Sculpture of Freya the Boat-Sinking Walrus Unveiled 8 Months After Animal’s Controversial Death.

The 1300-lb. walrus had actually been a tourist attraction off Norway’s coast for years however became a social networks star in 2022 when she began sinking boats looking for the perfect sunbathing spot.

A life-sized bronze sculpture of Freya the walrus, that was euthanized by Norwegian authorities last year due to public safety issues, is currently on display in Norway.

Per BBC, Erik Holm organized an online campaign to increase funds for the job, receiving a total of $25,000.

Holm informed the news outlet AFP, “I began this since I rage about the method the [Norwegian] Fisheries Directorate and the state handled this situation.”

Freya had actually been a tourist attraction off Norway’s coast for years but came to be a social networks star in the summer of 2022 when she started sinking boats looking for the ideal sunbathing spot.

However last August, officials decided to place the 1300-lb. walrus down after observing the animal’s interactions with the public and deciding “that the general public has disregarded the current recommendation to keep a clear distance to the walrus.” The choice to euthanize the animal was controversial due to the admiration Freya had actually won for her commitment to relaxation.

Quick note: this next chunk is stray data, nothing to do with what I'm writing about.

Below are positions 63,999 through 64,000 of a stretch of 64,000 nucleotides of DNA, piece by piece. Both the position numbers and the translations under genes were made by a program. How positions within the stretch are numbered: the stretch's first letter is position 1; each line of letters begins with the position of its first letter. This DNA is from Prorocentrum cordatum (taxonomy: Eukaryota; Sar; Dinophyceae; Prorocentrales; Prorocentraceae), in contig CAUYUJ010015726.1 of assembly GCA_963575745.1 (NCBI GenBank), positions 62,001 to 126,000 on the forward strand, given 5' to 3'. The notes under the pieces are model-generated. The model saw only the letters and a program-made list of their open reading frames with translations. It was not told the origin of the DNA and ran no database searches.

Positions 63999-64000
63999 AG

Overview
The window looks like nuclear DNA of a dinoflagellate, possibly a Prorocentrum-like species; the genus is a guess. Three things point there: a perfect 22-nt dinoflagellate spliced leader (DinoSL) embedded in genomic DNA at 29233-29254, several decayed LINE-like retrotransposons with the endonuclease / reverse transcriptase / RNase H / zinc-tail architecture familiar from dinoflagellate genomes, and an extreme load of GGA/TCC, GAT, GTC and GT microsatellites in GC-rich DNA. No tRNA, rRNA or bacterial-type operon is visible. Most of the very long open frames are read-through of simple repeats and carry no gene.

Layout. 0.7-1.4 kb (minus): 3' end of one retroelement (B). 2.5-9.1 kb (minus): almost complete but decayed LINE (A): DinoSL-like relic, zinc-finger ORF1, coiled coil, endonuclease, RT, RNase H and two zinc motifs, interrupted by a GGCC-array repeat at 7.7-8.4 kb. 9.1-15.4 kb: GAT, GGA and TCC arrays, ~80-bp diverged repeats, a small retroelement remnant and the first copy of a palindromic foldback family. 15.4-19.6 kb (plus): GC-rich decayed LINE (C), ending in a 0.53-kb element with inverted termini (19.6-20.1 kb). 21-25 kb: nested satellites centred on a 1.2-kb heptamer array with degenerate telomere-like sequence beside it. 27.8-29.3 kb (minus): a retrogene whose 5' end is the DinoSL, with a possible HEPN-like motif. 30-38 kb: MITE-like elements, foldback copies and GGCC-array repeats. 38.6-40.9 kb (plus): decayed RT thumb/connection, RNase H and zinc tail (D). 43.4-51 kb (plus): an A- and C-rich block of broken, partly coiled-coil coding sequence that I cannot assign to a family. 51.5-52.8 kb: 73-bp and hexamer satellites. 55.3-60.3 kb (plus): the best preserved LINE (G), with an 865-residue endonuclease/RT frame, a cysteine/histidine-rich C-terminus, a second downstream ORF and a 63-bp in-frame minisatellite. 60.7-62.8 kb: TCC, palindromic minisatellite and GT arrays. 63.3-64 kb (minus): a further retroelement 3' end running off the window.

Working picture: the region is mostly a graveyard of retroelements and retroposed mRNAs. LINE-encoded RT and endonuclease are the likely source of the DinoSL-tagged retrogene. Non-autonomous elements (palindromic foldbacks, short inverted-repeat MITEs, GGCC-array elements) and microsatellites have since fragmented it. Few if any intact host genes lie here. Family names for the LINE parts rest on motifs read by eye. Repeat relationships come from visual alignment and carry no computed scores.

Musician Astri Tonoian told CNN of her inspiration for the sculpture, “In my head, my goal was to make an immortal sign of people’s ability to mistreat not just wildlife however also people.”

Tonoian added that she wishes the statue will serve as a “three-dimension history lesson.”

” This is just how humans treat wild nature, but it is also how people treat humans,” said Tonoian, according to BBC. “This is how we dealt with Freya. And so, I will certainly call the statue For Our Sins.”

Tonoian also informed CNN about the circumstances surrounding Freya’s euthanasia, “The authorities can have acted more quickly and tried to move her instead of shooting her. They waited too long, and it came to be dangerous for the people. They chose to do the ‘quick fix.'”.

Director General Frank Bakke-Jensen of Norway’s Directorate of Fisheries told CNN prior to that they considered other choices. However, “the extensive complexity of such an operation made us conclude that this was not a viable option.” He added, “We have fantastic respect for animal welfare, but human life and safety should take precedence.”.